RIVERSIDE, Calif. (BP)–For once, a group of university students passed a pro-war resolution. There was only one snag: Their action was unconstitutional.
California Baptist University students recently received a lesson in debate, war and government when their student government passed a resolution in support of the war against Iraq. But one day later, the student body’s judicial court ruled it unconstitutional — at least, unconstitutional according to the student government’s constitutional and bylaws.
“We just felt that in these times it would be a great way to show our encouragement and support to our president and our troops,” said student body president Dustin Hobbs, 22, one of the resolution’s supporters. “[We believed] it would be a constructive way to do that.”
The school’s student government is a parallel of the U.S. government, with an executive council, senate and judicial board serving as a sort of checks and balances.
The resolution was born when the executive committee — headed by Hobbs — authored and passed by a 5-0 vote a resolution supporting President Bush, the Iraqi policy and military personnel.
On March 17 the senate debated the resolution more than 90 minutes before passing it 12-10.
But on March 18, the school’s judicial board ruled it unconstitutional, saying that “this type of political advocacy is not the intention of the formation of the student government.”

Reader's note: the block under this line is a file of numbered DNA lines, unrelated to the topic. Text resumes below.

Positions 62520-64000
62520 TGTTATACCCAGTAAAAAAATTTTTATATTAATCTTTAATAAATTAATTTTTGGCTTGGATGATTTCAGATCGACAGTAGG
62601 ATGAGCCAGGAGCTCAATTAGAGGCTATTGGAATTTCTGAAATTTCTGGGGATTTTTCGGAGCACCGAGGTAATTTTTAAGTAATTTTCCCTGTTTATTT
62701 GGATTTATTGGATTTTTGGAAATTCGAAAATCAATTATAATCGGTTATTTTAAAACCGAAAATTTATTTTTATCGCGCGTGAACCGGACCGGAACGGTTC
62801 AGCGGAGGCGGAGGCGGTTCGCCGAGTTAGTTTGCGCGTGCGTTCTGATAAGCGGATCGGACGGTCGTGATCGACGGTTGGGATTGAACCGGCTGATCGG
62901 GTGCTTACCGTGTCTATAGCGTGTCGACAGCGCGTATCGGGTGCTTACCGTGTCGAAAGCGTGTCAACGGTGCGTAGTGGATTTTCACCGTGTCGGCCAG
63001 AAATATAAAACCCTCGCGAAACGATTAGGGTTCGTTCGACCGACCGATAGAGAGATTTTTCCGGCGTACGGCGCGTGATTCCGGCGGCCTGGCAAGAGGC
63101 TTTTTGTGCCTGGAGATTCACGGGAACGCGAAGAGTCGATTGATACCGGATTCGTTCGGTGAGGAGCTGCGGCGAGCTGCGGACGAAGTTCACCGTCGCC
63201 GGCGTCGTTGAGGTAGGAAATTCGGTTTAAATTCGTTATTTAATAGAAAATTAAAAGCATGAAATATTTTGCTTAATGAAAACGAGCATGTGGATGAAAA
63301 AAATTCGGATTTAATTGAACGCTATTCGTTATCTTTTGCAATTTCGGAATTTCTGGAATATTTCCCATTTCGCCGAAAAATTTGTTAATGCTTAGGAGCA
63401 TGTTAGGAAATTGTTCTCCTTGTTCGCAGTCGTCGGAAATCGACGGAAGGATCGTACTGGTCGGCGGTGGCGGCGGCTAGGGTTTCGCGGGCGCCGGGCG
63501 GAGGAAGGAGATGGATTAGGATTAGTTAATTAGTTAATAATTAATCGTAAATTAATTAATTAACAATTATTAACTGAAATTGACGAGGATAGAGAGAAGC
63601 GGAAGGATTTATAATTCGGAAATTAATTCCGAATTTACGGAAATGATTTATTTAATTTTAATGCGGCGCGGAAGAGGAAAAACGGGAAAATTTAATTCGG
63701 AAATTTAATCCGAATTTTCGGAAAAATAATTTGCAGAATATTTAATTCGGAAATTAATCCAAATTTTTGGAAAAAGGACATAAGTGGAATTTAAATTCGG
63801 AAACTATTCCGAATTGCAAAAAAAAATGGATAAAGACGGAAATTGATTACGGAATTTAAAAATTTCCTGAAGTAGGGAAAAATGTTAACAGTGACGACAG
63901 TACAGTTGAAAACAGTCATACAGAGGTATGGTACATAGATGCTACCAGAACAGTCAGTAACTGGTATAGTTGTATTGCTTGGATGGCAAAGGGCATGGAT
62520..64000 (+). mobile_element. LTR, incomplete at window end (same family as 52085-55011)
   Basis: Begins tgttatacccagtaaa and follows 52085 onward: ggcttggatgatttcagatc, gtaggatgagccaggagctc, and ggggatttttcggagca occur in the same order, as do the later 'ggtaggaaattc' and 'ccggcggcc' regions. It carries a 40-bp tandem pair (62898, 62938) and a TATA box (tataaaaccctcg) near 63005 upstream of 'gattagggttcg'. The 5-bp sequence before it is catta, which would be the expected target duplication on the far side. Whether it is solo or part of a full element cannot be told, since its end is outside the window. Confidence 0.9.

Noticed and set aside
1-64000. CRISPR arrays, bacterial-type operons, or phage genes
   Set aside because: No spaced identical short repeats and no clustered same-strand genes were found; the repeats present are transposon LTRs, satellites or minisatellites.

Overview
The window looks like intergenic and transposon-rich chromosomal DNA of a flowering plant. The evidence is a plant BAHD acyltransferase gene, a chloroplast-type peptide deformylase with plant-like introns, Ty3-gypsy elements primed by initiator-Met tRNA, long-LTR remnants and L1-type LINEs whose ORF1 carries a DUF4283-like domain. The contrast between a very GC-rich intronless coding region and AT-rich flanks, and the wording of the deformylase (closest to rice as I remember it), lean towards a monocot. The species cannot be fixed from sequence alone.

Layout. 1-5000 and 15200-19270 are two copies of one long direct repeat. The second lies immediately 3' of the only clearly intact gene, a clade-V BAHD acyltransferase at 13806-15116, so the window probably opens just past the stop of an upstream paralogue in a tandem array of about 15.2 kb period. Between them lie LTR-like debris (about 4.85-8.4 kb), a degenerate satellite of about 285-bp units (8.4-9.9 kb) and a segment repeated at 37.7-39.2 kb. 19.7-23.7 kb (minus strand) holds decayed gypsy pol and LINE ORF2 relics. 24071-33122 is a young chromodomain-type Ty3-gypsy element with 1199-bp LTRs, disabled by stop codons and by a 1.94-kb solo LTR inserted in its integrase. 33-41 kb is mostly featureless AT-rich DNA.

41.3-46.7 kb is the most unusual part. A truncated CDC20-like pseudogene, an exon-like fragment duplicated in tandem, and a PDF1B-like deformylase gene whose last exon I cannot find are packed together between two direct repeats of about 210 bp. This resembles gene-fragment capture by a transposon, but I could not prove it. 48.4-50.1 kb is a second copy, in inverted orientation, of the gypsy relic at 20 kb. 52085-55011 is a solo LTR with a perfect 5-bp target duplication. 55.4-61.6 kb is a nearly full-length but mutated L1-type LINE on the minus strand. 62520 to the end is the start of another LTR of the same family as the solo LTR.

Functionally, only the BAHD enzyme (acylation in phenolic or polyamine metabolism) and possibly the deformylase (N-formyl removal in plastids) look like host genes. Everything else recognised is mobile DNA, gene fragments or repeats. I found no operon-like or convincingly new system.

“I do support the president, but my problem with it is that not all students at Cal Baptist do,” said senator Jennifer Bennett, 19, who voted against the resolution. “It was making an overarching statement.”
The joint resolution stated that the executive council and the senate “fully” support military personnel, the president and American allies. It also denounced “anti-U.S. efforts” of various United Nations Security Council members and pledged that the body would pray for the president, the troops and their family members.
“We know that there are a lot of schools that have passed anti-war resolutions,” Hobbs told Baptist Press. “We thought this would be a good way to counter that.”
Debate within the senate was “extremely heated,” Bennett said.
“It was an hour and a half debate,” she said. “Normally our debates are 20-30 minutes.”
But the debate was good for the school, Hobbs said. “What better way for college students to spend their free time than debating real issues and escaping the bubble that encases us and isolates us in our college years?”